The American Australian Association is deeply saddened by the passing of Andrew Peacock, Former Australian Liberal leader and Australian Ambassador to the United States from 1997-1999. We send our condolences to his family and loved ones.
Ex-Liberal leader, debonair diplomat: Andrew Peacock dead at 82
Two-time Liberal leader Andrew Peacock has died at his home in the US, with his wife by his side. He was 82.
Mr Peacock, one of the most significant political figures of the 1980s and 1990s, led the Liberal Party to the 1984 and 1990 federal elections, losing both times to Bob Hawke’s Labor Party.
Dubbed the “colt from Kooyong’’, Mr Peacock succeeded Robert Menzies in the blue-ribbon Liberal seat of Kooyong in 1966.
Stylish, debonair and articulate, Mr Peacock rose quickly in political circles, becoming the minister of the army at the age of 30 and foreign minister at 36.
But his much-publicised relationship with actress Shirley MacLaine earned him almost as much publicity. MacLaine once famously said he was the only politician she had ever known to own a Gucci toothbrush.
Mr Peacock married three times. His first marriage to Susan Rossiter ended in 1977. They had three daughters: Jane, Ann and Caroline. Susan later became a socialite, marrying Robert Sangster and then Sir Frank Renouf.
Mr Peacock married Margaret Ingram in 1983 and the pair divorced in 1995.
His third marriage was to Penne Korth, a businesswoman, former US ambassador, former Texas beauty queen and a staunch Republican in 2002. The pair moved to Austin, Texas, in 2007.
Mr Peacock’s rivalry with John Howard became one of the defining political relationships of the 1980s as the pair battled for the heart and soul of the Liberal Party. Mr Peacock became the leader after the defeat of the Fraser government in 1983 and gained a swing in the 1984 election. But he resigned the leadership the following year after he failed to have his deputy, Mr Howard, removed.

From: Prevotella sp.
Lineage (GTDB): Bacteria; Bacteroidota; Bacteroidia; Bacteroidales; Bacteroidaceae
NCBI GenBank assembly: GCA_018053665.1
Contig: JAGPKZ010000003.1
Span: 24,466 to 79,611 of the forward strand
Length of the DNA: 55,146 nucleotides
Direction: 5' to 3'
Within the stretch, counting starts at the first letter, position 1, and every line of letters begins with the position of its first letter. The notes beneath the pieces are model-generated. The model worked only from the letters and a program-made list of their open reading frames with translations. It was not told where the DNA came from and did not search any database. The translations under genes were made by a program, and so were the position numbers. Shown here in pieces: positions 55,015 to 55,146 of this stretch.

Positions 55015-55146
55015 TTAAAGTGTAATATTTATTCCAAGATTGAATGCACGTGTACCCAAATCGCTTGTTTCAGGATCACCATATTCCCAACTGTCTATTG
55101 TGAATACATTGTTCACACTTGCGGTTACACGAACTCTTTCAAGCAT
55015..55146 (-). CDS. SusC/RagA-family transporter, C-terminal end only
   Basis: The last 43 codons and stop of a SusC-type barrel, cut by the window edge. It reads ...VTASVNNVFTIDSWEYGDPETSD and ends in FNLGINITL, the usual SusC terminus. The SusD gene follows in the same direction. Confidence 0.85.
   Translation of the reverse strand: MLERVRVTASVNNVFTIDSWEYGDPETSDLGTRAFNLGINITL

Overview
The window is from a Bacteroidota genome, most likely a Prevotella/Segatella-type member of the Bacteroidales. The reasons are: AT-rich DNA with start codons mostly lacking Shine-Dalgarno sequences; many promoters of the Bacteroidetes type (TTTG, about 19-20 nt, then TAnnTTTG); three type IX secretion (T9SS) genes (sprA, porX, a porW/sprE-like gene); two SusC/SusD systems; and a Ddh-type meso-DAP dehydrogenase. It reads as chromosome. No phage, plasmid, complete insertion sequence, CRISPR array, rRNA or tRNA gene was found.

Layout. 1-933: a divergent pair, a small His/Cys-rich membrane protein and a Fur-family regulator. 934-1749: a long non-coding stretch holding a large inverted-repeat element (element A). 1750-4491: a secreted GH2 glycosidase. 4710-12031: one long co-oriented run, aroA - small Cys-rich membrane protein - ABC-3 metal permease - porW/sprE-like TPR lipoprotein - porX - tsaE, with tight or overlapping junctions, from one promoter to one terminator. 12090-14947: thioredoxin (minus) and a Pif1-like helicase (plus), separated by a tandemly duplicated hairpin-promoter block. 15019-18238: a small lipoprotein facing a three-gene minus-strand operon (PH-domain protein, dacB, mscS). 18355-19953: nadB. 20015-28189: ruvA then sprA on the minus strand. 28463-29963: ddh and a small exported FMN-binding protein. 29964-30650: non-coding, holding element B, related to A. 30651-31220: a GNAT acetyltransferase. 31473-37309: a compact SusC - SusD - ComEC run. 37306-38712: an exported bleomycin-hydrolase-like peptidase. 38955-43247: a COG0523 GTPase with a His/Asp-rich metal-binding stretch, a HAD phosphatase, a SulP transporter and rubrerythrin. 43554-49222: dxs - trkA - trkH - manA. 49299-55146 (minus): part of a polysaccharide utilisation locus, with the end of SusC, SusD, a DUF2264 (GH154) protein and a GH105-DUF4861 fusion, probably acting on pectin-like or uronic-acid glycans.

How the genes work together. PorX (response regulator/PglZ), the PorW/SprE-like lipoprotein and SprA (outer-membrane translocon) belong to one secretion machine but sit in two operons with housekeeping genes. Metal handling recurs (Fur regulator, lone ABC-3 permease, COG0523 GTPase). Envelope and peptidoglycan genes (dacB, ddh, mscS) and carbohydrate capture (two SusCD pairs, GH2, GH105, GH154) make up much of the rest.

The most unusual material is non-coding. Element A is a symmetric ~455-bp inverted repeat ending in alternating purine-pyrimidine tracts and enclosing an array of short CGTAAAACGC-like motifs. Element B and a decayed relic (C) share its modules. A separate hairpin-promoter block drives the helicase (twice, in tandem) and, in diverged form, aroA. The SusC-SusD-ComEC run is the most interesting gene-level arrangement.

Mr Peacock, leader of the “wet” faction, unsuccessfully challenged Mr Howard, the leader of the economic “dries”, in 1987. Instead he was elected deputy leader. But he succeeded in replacing Mr Howard in 1989.
Mr Peacock’s second term lasted less than a year. He resigned after the Liberals lost the 1990 election. He left politics in 1994, paving the way for Mr Howard to return to the leadership the following year — and be dubbed Lazarus with a triple bypass. Mr Howard went on to defeat the Keating government in 1996.
In 1997 Mr Peacock was appointed ambassador to the US.
Despite never becoming prime minister, Mr Peacock thrived in his post-political life and never lost his sense of humour. Asked about his biggest defeat, in an interview with The Weekend Australian in 2019, Mr Peacock said: “Unquestionably, far and away it was the 1974 Melbourne Cup when Leilani was beaten by Think Big.’’
The horseracing enthusiast was a part-owner of Leilani. “I still have nightmares over it,” he said. “Leilani won everything but the Melbourne Cup. She came second and she was favourite, but she got caught in the shadows of the post. That was a shattering blow.’’
Speaking in 2019 to mark his 80th birthday Mr Peacock reflected on his life in politics.
“Unlike most of my colleagues I did not hunger for the job as prime minister,’’ he says. “I truly was more interested in what we were doing than the post itself. I wanted good posts. I wanted to be the foreign minister, but being prime minister was not the central orient; it wasn’t the central purpose to what I was doing.
“I mean it was still important and disappointing to lose (in 1990). I don’t want to put it down, but I wasn’t sitting there like some do plotting to be prime minister. It wasn’t in my nature.’’
Mr Peacock is survived by his wife, Penne Percy Korth Peacock, and his three daughters, Ann, Caroline and Jane.
Obituary courtesy of The Australian: Joe Kelly and Sid Maher.